The court then allowed Bell to call its first witness, Cattolico, who was called as on cross. After the examination of Cattolico was complete, the court heard oral argument on what it then called appellee's "motion for summary judgment" and terminated the hearing pending decision on the motion. The next day, the court rendered its written decision granting what it called "summary judgment" to appellee and denying appellant's Petition for Preliminary Injunction. The court found as a fact that:
[ 375 Pa. Super. Page 2441]
. Cattolico was employed by Bell on September 17, 1981 and, ancillary to that employment, entered into a covenant not to compete and/or divulge which " inter alia prohibited him from contacting or soliciting customers" of Bell except on behalf of Bell either during or after his employment, and which contained no territorial or time limitations.
2. Cattolico voluntarily terminated his employment with Bell on June 16, 1987, went to work for a competitor of Bell and contacted customers of Bell to solicit their business for his new employer.
The court made the following conclusions of law:
1. The covenant not to compete, which fails to specify time or territorial limits, is void as unreasonable in that it imposes an unconscionable restraint on appellee's ability to pursue his occupation.
2. The covenant may not be modified because it is unreasonable on its face.
3. Appellee did not divulge any trade secrets of Bell's.
4. Appellant is not entitled to an injunction because it has failed to demonstrate a right to relief which is clear and free from doubt.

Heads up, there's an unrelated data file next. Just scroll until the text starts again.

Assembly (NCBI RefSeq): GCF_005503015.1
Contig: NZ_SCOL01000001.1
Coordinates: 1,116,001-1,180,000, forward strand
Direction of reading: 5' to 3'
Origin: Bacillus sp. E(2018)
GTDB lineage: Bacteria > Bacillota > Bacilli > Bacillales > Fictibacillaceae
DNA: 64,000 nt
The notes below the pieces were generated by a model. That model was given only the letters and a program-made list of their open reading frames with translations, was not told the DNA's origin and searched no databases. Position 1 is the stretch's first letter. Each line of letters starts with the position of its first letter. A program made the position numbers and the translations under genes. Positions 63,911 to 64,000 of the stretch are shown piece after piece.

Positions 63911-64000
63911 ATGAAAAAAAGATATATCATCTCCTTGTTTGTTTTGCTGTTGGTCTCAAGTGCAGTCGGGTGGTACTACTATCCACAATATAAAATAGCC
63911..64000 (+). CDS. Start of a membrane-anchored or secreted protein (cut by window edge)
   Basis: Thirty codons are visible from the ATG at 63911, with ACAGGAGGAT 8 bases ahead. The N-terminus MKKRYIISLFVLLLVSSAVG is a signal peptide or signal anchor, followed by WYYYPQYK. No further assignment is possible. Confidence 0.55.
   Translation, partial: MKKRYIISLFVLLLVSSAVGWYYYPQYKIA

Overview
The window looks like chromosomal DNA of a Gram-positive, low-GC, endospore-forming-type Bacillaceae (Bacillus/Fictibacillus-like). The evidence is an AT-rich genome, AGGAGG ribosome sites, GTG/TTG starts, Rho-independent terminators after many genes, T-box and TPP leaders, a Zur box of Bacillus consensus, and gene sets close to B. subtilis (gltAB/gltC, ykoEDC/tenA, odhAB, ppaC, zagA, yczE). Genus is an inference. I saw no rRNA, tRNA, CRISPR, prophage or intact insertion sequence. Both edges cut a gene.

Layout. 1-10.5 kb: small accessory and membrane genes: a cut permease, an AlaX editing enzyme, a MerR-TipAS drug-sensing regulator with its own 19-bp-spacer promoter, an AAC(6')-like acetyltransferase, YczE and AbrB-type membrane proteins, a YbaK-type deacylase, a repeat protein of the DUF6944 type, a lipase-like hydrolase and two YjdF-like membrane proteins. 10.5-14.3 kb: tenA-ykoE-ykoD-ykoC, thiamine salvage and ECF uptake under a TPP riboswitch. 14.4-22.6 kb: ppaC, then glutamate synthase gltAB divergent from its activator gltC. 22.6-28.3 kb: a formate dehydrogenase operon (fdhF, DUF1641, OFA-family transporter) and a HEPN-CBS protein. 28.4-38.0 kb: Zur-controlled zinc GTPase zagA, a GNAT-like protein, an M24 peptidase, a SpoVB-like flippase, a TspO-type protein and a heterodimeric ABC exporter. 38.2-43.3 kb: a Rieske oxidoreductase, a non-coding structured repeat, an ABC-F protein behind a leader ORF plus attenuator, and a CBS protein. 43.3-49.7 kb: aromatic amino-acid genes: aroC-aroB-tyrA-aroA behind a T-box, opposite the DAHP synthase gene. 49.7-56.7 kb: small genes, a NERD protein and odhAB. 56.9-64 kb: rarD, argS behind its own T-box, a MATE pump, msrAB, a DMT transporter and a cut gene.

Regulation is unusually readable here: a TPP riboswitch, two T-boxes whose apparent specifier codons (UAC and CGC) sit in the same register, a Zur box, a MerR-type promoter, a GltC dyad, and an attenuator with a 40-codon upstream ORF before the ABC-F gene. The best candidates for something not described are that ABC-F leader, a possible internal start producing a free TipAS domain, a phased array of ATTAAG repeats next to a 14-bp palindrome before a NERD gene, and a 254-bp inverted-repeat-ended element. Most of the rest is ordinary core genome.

A trial court has broad discretion in granting or denying a preliminary injunction. We will reverse such a decision only if the trial court abused its discretion or committed a palpable legal error. Merrill Lynch, Pierce, Fenner & Smith v. Moose, 365 Pa. Super. 40, 47, 528 A.2d 1351, 1355 (1987) (citing, inter alia, Unionville -- Chadds Ford School District v. Rotteveel, 87 Pa. Commw. 334, 336-7, 487 A.2d 109, 111 (1985)). We must uphold the trial court's decision if it can be sustained on "any apparently reasonable ground." Id.; John G. Bryant Co., Inc. v. Sling Testing and Repair, Inc., 471 Pa. 1, 369 A.2d 1164 (1977); Sidco Paper Co. v. Aaron, 465 Pa. 586, 351 A.2d 250 (1976); Air Products and Chemicals, Inc. v. Johnson, 296 Pa. Super. 405, 442 A.2d 1114 (1982); Boyd v. Cooper, 269 Pa. Super. 594, 410 A.2d 860 (1979).
[ 375 Pa. Super. Page 245]
The trial court must not grant a preliminary injunction unless the petitioning party has satisfied the following rigorous standard:
[F]irst, that is is necessary to prevent immediate and irreparable harm which could not be compensated by damages; second, that greater injury would result by refusing it than by granting it; and third, that it properly restores the parties to their status as it existed immediately prior to the alleged wrongful conduct . . . . Even more essential, however, is the determination that the activity sought to be restrained is actionable, and that the injunction issued is reasonably suited to abate such activity. And unless the plaintiff's right is clear and the wrong is manifest, a preliminary injunction will not generally be awarded . . . .
City of Philadelphia v. District Council 33, 112 Pa. Commw. 90, 535 A.2d 231, 236 (1987) (quoting New Castle Orthopedic Associates v. Burns, 481 Pa. 460, 464, 392 A.2d 1383, 1385 (1978)); Albee Homes, Inc. v. Caddie Homes, Inc., 417 Pa. 177, 181, 207 A.2d 768, 770 (1965).
Appellant first argues that the proper determination of this appeal depends in part on a clear understanding of the procedural posture of the case. We agree that the procedural aspect of this case is significant. Appellant contends that in fact, the trial court granted appellee a demurrer, not summary judgment, to appellant's Petition for Preliminary Injunction, and that our review must, therefore, be governed by the standards applicable to review of a demurrer. Accepting this argument, we would take every well-pleaded fact in appellant's petition as true, accept all reasonable inferences therefrom, but draw our own ...